Son refuses medication

My 29 yr. old son refuses to take his medication and is having worsening symptoms every day. I know I can’t force him to take medication but his anger and thoughts are directed at me his mother. I cannot be home alone with him as he thinks I am saying very inappropriate things to him and fear he will become physically violent. Does anyone have any positive feedback?

I’m not a family member, but I’ve been in the position of your son. I was very angry at my mother, and she dreaded physical violence even though I had no intention to be violent against her. I took on and got off medication for a few years, and it took me 10 years to come to terms with the anger I had in me. All that time she just took it, knowing that in part my anger was justified (there were a lot of bad things happening when I was a child and she was a big part of those things, to say so). She just took it like a mother would, hospitalised me by force when my symptoms worsened, then apologized for it even if she had no reason to do that.

In time, my symptoms got better, I had my own kid and husband and am taking my meds regularly.

So my feedback would be: do whatever you can to help him, show him positive attitudes, show him you have faith in his recovery and have all the patience it takes. It’s a lot to ask from you, but it will pay off when he realizes that being sick is not such a big deal.

Have you tried suggesting him to contact other diagnosed patients? (like those on the forum, for instance) If he’s just been diagnosed it will help him vent his anger and maybe see that other people feel or have felt like him too, and maybe that you are not to blame for his problems.

Thank you so much for your super quick response. I have suggested he talk with a peer support person around his age but I’ll tell him about the forum too. Your positive response helps me to see it doesn’t have to be a black hole.

My son is 20. He is currently med-compliant. It took 6 hospitalizations…

Using LEAP I think helped as it stopped us from arguing over it. - under resources are free videos on using LEAP
LEAP is a way of communicating to build trust. Listen-Empathize-Agree-Partner. - Dr. Xavier Amador is a clinical psychologist whose brother had schizophrenia. He is the founder of the LEAP Institute. Wrote the book: I’m Not Sick I Don’t Need Help! Can buy from his website.
Search Xavier Amador and LEAP on and you should find some long videos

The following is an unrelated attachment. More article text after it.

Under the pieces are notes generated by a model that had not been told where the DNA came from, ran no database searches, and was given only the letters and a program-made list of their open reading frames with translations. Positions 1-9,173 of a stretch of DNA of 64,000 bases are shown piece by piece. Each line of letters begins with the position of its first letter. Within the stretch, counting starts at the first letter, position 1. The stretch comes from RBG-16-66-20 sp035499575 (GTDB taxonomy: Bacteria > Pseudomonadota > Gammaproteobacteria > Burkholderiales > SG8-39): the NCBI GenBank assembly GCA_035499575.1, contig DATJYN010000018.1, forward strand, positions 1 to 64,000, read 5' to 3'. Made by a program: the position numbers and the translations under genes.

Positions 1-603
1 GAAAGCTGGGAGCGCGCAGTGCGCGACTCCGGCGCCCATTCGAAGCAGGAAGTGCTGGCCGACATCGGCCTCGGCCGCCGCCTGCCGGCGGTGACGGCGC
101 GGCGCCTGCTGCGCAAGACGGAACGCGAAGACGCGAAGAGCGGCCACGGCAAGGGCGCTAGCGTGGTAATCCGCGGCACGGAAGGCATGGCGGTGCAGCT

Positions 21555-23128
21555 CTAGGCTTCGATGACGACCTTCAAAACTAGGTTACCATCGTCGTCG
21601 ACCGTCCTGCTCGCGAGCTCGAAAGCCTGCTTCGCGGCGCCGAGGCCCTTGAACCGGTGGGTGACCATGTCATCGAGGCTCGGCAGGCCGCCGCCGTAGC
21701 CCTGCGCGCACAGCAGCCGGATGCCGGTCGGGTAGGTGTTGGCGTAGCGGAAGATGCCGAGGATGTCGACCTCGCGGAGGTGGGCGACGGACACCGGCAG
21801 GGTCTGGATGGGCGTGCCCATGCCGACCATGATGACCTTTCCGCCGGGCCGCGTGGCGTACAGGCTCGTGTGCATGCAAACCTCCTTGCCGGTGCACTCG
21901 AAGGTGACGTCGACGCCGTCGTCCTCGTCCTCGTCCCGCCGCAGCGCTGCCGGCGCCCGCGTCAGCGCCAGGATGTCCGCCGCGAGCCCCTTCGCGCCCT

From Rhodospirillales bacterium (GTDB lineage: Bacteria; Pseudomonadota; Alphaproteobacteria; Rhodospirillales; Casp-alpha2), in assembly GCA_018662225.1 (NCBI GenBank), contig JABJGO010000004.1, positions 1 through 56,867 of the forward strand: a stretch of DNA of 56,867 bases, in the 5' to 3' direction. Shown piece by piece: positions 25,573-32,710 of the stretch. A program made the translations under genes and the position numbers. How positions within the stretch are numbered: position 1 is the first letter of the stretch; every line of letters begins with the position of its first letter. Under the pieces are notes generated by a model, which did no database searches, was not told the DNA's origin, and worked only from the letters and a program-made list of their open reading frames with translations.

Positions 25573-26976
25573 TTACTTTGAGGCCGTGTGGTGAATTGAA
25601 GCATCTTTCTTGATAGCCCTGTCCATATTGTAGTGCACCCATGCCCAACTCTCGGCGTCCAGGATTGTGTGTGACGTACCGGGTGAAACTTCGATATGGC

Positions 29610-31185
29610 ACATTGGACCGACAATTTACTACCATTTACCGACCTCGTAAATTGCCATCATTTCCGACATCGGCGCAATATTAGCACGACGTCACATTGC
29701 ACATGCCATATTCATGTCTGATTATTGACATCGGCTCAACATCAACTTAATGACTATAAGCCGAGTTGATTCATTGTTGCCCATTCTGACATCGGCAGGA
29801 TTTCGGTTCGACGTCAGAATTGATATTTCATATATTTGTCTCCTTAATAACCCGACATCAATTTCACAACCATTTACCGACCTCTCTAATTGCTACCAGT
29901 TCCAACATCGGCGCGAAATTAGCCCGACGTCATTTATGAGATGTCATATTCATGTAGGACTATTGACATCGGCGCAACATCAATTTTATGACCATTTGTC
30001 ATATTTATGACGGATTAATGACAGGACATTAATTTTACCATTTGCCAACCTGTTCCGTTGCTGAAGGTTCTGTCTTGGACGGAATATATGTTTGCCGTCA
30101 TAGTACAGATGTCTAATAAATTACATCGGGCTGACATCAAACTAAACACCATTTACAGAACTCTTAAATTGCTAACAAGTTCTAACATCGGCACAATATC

I looked into how to discipline ADHD and ODD (Oppositional Defiant Disorder)

I started discussing his medications in terms of anxiety relief (we both agree he has anxiety) and regulating dopamin as I think his brain produces too much of it. He didn’t like feeling like I was trying to fix him.

I have to remind/convince my girlfriend every night to take her medication. I programmed my phone to alert me with popup and alarm every night at 8pm. It also automatically sends her a text to remind her. Sometimes it’s difficult convincing her to take them.

Recently, a close friend of mine stopped getting his injections. He has a long history of becoming seriously ill and getting into dangerous situations when he goes off his medication. He lives in the UK and I only can talk to him on Skype or the phone. I am seriously concerned and worried about what’s going to happen. I try to convince him to get the shot but my words fail.

I too am at a loss for ideas.

You might have to have him move out of the house for your own safety. Sadly - its most often family members that get hurt in these situations.

Its also helpful to approach this issue as a problem of what does your son want better in his life and how can he get it. If you can get him to understand that the medications help him achieve what he wants in life - he’s going to be much more likely to take it.

We also have a good section on the site of how to deal with people who are having a psychotic episode:

Also - detailed Frequently Asked Questions here that might be of help:

There were times when I was psychotic that I saw the medications as punishment and not therapy. I was indignant that they were making me take them. You might think about having your son hospitalized and confronted about his behavior. If you are afraid of him you can make a good case that he is a danger to others. (The criteria for commitment in the US is that a person must be “a danger to himself or others” to be forcibly committed.) Hopefully they can get through to him that he has to stay on med’s.

Hi Artemisia and welcome to the forum.

Every time my son reached the point of what you describe we had him committed when he would not go voluntarily. That would be my suggestion to you. It is a very hard thing to do, but worth it in the long run. From what you describe you have grounds for commitment since he seems to be a threat to you.

My son has been hospitalized five times and he is FINALLY med compliant and I know without those hospitalizations we would not be as far along as we are today.

I’m sorry you are having to deal with this, but hang in there, things can and will get better.

I’ll definitely look up the website! I’m open to any ideas possible to improve the situation for the whole family. Thanks for your input.

Thank you for all your comments. There are very hard decisions to make and it is helpful to hear all the possible options.

If he becomes physically violent, you can court order meds and once he takes them he’ll feel better and think better.